Every year parents and students go back to school, and they make a $1000+ mistake, and you don’t have to make this mistake! Over the years, one of the weirdest things I have seen is that textbook stores (both on campus and off campus) actually get away with charging more than the MSRP on some textbooks. These stores also only carry a small amount of used textbooks forcing students to either buy new books, or order new books (which they get in the mail 2 or 3 weeks after classes start), delaying their ability to keep up with classes, turn in homework and other adverse effects.
Understand that there is rarely going to be a best way to acquire your textbooks. Use these rules to lessen the costs of your textbooks – significantly in most cases. Textbooks don't have to cost you an arm and a leg, and here is why.
First, there are 4 core options when buying books, and of course there is always the option of selling your book back at the end of the year if you purchase it (for a fifth option). They are as follows, buying new, buying used, renting, and buying an e-book. Rarely will a student only find the best deal with buying, renting or eBooks. Because the market changes constantly, you need to do your research.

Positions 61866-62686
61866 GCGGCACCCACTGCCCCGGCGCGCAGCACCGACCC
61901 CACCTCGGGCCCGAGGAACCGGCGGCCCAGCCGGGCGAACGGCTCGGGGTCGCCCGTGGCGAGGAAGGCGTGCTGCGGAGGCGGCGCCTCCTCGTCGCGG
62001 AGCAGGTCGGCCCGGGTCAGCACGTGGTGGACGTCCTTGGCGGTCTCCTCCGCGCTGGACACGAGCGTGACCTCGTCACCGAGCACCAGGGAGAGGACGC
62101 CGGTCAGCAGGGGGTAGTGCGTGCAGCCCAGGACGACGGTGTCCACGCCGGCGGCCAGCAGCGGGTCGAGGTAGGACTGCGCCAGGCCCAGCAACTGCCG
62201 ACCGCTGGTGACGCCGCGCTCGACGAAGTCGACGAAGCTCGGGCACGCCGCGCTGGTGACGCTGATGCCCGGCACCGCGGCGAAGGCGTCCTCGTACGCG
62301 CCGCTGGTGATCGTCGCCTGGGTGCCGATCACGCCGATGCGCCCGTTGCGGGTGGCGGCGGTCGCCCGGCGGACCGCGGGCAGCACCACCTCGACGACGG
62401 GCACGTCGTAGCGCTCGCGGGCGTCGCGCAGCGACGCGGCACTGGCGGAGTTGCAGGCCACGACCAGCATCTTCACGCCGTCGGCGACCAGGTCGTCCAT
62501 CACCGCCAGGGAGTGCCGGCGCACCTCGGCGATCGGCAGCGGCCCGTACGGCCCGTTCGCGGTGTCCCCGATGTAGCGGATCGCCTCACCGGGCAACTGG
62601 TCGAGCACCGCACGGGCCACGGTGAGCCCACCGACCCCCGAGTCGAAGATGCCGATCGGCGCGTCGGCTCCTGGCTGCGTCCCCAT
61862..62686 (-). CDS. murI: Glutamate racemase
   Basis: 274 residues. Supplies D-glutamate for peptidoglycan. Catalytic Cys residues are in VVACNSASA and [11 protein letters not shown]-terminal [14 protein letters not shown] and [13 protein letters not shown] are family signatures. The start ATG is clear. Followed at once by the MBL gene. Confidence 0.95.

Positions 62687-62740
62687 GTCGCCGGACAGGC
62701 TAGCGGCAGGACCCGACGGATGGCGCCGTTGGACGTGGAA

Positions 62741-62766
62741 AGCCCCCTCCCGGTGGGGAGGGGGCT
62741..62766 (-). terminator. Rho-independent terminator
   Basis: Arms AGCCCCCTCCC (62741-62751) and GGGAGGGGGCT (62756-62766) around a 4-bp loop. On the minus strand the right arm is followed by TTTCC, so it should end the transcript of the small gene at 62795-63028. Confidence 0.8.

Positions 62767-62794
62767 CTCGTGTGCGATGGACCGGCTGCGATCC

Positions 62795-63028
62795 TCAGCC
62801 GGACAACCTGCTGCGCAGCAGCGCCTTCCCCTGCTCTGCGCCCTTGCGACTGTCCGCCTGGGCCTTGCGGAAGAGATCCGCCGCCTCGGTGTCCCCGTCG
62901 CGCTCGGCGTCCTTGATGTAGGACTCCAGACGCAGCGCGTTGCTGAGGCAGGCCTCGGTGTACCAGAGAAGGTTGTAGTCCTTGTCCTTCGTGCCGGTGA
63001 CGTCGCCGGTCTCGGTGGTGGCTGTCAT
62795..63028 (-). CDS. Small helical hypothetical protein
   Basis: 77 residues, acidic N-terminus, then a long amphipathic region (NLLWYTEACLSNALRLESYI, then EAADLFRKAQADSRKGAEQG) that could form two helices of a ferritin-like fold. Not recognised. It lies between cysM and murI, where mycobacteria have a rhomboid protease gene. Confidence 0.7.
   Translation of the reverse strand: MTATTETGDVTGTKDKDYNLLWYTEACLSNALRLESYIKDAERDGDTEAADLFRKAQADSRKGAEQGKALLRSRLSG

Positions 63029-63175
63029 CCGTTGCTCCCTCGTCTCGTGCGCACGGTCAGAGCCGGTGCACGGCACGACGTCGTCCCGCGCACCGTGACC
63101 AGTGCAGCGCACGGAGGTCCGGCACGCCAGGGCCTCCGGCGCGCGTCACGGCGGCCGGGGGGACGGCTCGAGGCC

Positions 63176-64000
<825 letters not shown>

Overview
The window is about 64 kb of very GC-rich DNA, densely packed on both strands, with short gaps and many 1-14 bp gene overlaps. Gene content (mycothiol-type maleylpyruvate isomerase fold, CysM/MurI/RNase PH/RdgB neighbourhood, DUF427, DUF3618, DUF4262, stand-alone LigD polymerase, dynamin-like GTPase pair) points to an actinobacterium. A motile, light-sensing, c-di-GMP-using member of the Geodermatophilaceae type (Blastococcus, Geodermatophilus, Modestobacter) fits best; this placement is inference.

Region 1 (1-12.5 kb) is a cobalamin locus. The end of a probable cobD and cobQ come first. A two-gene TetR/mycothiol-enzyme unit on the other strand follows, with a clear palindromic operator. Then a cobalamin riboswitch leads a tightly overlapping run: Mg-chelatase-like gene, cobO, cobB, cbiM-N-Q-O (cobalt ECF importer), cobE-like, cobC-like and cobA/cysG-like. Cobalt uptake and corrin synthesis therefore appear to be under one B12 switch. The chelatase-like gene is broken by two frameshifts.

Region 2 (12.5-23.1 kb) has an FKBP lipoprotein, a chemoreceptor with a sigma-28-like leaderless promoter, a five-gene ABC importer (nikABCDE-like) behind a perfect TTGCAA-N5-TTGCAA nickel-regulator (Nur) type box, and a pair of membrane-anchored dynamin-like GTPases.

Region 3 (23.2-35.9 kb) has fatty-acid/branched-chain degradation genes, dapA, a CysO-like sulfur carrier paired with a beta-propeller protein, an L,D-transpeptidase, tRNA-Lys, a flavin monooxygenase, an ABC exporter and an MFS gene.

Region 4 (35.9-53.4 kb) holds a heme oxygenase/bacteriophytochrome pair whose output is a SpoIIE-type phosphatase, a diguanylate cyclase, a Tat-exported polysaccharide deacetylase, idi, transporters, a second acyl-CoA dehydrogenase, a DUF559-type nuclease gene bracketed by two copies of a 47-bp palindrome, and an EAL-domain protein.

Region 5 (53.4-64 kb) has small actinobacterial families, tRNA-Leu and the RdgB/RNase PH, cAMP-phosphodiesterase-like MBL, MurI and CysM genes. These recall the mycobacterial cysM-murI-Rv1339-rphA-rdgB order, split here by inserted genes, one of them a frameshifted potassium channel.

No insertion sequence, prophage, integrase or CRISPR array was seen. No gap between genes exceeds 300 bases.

Do your research! Compare prices (as Campus Shift does) to get a full understanding of what your book’s prices really are. Make sure you compare prices across the board and find what options will work for you. If you have a math textbook, is it easier to work with an eBook format instead of an English book? Think about the format and what is really going to help you study for your classes.
Before you buy or rent a book, look at the buyback prices. If you subtract the new or used price by the buyback price, is the rental book still cheap? Also, consider what happens if you lose that rented textbook, or damage it. Will they make you buy them a brand new textbook? If this happens, it completely negates any savings you get on that rented book – think about it before you buy it.
Take estimated buyback prices with a grain of salt. First, buyback prices fluctuate throughout the year. Rental books take the gamble for you that your book will be worthless next semester. However, if you buy a book, and a new edition comes out, then likely, you will be stuck with that book (however, you can list it in our textbook marketplace and still sell it to another student for a fair price).
Following these simple rules (or just using Campus Shift - after all our search engine has shown that students can save 95% on textbooks when they use it to buy books AND sell those books back!) can help you avoid a $1000 mistake and keep your hard earned money in your pocket.